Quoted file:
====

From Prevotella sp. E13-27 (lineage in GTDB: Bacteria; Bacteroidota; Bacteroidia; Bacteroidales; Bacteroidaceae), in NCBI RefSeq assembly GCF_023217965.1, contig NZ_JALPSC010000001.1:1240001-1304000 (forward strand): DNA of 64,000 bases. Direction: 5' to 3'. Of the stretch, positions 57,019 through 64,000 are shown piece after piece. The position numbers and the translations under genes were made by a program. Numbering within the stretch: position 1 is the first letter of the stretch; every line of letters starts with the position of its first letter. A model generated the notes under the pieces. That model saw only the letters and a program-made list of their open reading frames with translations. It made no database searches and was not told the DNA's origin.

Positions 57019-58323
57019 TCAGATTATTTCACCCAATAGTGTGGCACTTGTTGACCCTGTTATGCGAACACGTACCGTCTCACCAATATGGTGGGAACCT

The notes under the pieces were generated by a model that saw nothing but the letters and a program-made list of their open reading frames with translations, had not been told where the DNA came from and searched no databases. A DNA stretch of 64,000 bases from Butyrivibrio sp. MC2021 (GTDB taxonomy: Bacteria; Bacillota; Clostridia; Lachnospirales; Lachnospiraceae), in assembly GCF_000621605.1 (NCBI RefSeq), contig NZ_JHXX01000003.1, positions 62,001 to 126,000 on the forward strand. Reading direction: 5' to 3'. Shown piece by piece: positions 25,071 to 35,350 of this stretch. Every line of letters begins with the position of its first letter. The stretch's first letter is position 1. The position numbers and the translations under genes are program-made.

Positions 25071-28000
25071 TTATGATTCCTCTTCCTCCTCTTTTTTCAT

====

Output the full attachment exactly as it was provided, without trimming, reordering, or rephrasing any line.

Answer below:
From Prevotella sp. E13-27 (lineage in GTDB: Bacteria; Bacteroidota; Bacteroidia; Bacteroidales; Bacteroidaceae), in NCBI RefSeq assembly GCF_023217965.1, contig NZ_JALPSC010000001.1:1240001-1304000 (forward strand): DNA of 64,000 bases. Direction: 5' to 3'. Of the stretch, positions 57,019 through 64,000 are shown piece after piece. The position numbers and the translations under genes were made by a program. Numbering within the stretch: position 1 is the first letter of the stretch; every line of letters starts with the position of its first letter. A model generated the notes under the pieces. That model saw only the letters and a program-made list of their open reading frames with translations. It made no database searches and was not told the DNA's origin.

Positions 57019-58323
57019 TCAGATTATTTCACCCAATAGTGTGGCACTTGTTGACCCTGTTATGCGAACACGTACCGTCTCACCAATATGGTGGGAACCT

The notes under the pieces were generated by a model that saw nothing but the letters and a program-made list of their open reading frames with translations, had not been told where the DNA came from and searched no databases. A DNA stretch of 64,000 bases from Butyrivibrio sp. MC2021 (GTDB taxonomy: Bacteria; Bacillota; Clostridia; Lachnospirales; Lachnospiraceae), in assembly GCF_000621605.1 (NCBI RefSeq), contig NZ_JHXX01000003.1, positions 62,001 to 126,000 on the forward strand. Reading direction: 5' to 3'. Shown piece by piece: positions 25,071 to 35,350 of this stretch. Every line of letters begins with the position of its first letter. The stretch's first letter is position 1. The position numbers and the translations under genes are program-made.

Positions 25071-28000
25071 TTATGATTCCTCTTCCTCCTCTTTTTTCAT